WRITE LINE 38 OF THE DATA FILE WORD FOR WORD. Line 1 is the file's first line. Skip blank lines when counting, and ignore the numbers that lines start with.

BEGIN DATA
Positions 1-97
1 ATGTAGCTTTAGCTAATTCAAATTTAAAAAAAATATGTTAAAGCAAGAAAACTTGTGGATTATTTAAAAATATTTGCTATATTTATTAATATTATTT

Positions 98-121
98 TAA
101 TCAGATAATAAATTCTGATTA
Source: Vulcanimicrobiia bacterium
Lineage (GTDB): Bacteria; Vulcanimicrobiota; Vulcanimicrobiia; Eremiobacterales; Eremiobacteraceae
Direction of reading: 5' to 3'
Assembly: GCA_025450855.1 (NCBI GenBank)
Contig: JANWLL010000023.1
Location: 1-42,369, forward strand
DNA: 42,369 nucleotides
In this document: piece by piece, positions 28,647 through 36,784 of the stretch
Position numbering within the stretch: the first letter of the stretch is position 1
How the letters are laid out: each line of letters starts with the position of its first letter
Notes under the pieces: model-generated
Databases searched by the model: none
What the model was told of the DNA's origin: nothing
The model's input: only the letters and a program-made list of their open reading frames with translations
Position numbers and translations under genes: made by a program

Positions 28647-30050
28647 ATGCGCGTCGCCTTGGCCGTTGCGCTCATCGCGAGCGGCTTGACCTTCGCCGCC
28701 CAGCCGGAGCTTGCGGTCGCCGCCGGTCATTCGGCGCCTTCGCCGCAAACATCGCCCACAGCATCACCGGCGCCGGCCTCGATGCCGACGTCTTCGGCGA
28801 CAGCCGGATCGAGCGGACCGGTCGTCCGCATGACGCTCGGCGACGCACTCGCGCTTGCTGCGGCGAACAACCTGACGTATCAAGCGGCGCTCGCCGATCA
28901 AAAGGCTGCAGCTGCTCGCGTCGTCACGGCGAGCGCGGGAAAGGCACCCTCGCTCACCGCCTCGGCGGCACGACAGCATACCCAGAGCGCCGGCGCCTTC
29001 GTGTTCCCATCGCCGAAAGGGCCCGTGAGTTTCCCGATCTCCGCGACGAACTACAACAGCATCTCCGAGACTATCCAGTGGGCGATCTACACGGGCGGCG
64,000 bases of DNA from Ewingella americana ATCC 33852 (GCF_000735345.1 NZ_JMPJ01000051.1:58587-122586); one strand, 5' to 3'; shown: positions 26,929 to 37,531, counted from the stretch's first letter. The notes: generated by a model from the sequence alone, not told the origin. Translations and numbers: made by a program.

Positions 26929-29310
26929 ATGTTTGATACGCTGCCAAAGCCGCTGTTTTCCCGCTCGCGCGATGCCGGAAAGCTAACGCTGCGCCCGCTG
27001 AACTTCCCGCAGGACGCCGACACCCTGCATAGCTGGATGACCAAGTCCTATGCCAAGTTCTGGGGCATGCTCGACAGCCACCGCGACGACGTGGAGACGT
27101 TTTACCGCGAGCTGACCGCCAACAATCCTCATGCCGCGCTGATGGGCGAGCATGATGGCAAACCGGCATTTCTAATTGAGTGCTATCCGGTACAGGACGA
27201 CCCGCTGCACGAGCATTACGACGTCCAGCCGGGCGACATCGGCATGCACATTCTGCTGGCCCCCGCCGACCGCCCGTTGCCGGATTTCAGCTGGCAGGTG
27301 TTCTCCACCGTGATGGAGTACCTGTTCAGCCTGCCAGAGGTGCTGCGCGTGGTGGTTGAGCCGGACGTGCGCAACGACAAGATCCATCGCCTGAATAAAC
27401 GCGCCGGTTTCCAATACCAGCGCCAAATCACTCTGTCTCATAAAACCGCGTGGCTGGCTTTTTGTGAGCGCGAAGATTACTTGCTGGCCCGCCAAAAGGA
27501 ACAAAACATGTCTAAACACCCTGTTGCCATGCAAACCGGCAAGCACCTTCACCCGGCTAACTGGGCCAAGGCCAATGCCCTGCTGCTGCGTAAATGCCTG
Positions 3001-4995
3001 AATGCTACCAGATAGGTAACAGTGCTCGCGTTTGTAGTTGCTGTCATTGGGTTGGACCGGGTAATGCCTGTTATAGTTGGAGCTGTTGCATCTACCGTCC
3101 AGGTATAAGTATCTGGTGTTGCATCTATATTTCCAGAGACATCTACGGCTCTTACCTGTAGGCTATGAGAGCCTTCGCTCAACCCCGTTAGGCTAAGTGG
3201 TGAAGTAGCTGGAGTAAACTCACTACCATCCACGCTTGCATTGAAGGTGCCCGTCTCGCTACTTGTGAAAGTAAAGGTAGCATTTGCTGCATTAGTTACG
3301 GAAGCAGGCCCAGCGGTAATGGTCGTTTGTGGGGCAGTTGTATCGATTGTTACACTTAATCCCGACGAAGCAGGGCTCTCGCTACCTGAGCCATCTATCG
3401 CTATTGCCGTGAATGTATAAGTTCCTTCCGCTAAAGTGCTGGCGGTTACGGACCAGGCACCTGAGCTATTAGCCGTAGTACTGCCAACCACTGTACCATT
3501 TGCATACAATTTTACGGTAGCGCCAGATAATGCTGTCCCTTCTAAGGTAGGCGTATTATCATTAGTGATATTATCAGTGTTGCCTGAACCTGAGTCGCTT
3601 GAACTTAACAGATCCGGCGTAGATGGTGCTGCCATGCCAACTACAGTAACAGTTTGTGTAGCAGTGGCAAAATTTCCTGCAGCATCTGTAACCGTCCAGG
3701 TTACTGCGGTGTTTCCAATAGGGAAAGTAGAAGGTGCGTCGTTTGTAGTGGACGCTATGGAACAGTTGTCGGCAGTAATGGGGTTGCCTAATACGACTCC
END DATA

3101 AGGTATAAGTATCTGGTGTTGCATCTATATTTCCAGAGACATCTACGGCTCTTACCTGTAGGCTATGAGAGCCTTCGCTCAACCCCGTTAGGCTAAGTGG